Joshua Vela

Dr. Linda Cayot leaves a legacy in Galapagos

27 Sep 22 /

Linda first came to Galapagos in 1982 for her Ph.D. to studying the behavior and ecology of the giant tortoises. That year saw one of the strongest El Niño event on record, turning her fieldwork into a daily struggle against rain, mud and fire ants. But that didn’t stop Linda, who was passionate about her work.

Dr. Linda Cayot.

After obtaining her Ph.D. Linda returned to Galapagos as a herpetologist at the Charles Darwin Research Station, and supervised the captive breeding and rearing programs of giant tortoises and land iguanas. In 1998, she became involved in Project Isabela, the very successful program that led to the eradication of goats and pigs from several islands. She also worked on the eradication of rats on the island of Pinzon, leading finally to the natural hatching of tortoises there.

Linda was not only dedicated to science but understood the importance of environmental stewardship. She helped the Galapagos National Park shape two management plans and developed the methodology to calculate the carrying capacity of the Galapagos visitor sites, based on a methodology developed by Miguel Cifuentes.

Caseta Linda J. Cayot, nombre dado por los guardaparques del Parque Nacional Galápagos a una cabaña ubicada en la isla Isabela.
Caseta Linda J. Cayot, name given by the park rangers of the Galapagos National Park to a cabin located on Isabela Island.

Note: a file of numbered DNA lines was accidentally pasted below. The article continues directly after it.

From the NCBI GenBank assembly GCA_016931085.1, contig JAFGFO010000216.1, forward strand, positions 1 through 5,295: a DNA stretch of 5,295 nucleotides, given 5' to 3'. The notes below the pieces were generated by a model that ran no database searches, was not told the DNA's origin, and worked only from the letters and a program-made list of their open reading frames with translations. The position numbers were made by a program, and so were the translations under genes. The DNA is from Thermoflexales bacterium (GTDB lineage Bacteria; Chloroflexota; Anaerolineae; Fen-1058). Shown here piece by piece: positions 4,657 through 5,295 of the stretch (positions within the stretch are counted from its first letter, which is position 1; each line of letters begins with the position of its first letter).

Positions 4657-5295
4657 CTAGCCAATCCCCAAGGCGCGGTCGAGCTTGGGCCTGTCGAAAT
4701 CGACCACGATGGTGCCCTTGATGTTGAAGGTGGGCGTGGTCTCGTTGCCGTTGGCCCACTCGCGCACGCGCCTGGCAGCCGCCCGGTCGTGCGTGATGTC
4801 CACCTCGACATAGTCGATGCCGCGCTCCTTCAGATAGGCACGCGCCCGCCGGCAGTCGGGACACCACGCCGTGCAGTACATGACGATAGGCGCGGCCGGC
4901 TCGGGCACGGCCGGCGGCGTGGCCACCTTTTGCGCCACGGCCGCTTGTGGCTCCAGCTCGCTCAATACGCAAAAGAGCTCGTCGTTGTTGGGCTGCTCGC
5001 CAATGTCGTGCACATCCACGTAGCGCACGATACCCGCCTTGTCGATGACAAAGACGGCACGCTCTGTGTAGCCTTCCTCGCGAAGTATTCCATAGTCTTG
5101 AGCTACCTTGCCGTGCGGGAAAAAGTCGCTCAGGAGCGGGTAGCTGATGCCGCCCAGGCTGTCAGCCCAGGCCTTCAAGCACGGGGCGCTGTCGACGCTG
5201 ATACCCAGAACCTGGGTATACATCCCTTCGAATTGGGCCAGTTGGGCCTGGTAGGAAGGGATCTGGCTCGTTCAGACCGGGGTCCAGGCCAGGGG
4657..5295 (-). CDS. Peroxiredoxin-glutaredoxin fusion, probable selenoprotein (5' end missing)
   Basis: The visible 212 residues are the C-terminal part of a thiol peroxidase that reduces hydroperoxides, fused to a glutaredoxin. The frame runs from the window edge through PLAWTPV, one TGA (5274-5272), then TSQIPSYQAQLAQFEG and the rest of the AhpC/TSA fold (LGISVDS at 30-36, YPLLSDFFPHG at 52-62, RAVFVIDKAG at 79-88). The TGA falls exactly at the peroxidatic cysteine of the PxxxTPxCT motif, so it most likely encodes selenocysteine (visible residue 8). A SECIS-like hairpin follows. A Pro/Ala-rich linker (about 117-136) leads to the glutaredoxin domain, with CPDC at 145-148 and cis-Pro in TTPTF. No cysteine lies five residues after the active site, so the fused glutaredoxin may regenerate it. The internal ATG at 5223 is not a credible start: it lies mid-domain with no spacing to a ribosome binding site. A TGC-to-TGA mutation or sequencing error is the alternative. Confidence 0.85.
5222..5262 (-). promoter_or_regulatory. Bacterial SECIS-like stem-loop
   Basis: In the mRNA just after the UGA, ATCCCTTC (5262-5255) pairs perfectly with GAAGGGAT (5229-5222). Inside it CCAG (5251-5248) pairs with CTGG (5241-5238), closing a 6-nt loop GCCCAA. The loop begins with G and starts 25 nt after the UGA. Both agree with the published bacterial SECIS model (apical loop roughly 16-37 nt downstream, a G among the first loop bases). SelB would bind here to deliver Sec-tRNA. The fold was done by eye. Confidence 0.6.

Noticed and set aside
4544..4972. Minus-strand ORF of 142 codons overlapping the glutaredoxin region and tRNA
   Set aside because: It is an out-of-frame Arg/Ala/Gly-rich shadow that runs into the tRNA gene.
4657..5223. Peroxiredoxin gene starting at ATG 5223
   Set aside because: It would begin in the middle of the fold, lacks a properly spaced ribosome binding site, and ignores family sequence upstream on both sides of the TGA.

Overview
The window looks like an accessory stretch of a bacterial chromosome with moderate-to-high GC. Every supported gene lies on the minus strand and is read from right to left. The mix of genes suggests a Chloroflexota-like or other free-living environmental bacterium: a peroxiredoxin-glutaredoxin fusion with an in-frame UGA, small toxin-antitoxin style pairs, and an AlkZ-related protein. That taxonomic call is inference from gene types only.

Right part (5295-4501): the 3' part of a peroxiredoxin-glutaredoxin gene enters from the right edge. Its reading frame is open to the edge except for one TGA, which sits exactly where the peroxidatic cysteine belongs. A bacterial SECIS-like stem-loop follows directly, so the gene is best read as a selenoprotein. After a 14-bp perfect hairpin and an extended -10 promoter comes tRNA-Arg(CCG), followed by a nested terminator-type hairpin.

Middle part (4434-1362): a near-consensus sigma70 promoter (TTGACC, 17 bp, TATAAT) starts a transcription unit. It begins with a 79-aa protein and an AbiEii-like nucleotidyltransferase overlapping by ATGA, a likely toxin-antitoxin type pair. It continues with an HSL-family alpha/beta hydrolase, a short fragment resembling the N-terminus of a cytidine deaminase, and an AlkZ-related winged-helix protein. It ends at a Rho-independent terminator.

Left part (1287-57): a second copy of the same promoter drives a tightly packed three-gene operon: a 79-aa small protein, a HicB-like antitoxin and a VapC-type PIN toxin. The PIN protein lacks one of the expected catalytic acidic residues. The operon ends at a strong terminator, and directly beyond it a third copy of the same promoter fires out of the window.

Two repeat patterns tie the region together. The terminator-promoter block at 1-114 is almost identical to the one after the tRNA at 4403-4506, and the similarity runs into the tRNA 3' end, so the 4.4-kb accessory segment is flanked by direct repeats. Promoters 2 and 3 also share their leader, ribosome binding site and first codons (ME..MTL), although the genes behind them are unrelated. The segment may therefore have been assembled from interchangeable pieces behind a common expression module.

Linda also dedicated her time to developing young conservationists, especially Galapagueños, many of whom are now leading conservation efforts in the Galapagos.

She was unconditionally devoted to Galapagos, to conservation and giant tortoises and a beloved colleague and friend to many.

Eliecer Cruz, Wacho Tapia, Robert Bensted-Smith, Felipe Cruz, Marc Patry and Linda, at Alcedo Base Camp, Isabela Island, 1998.

Linda has and will continue to inspire us every day to fight for the conservation of Galapagos wildlife. Linda Cayot was an inspirational person, she dedicated so much of her time to the Galapagos, to both its wildlife and people, to say that she will be missed is an understatement.

Her legacy will always be remembered and forever present.

May our great friend and companion rest in peace, we will always remember you fondly.

Andres Cruz

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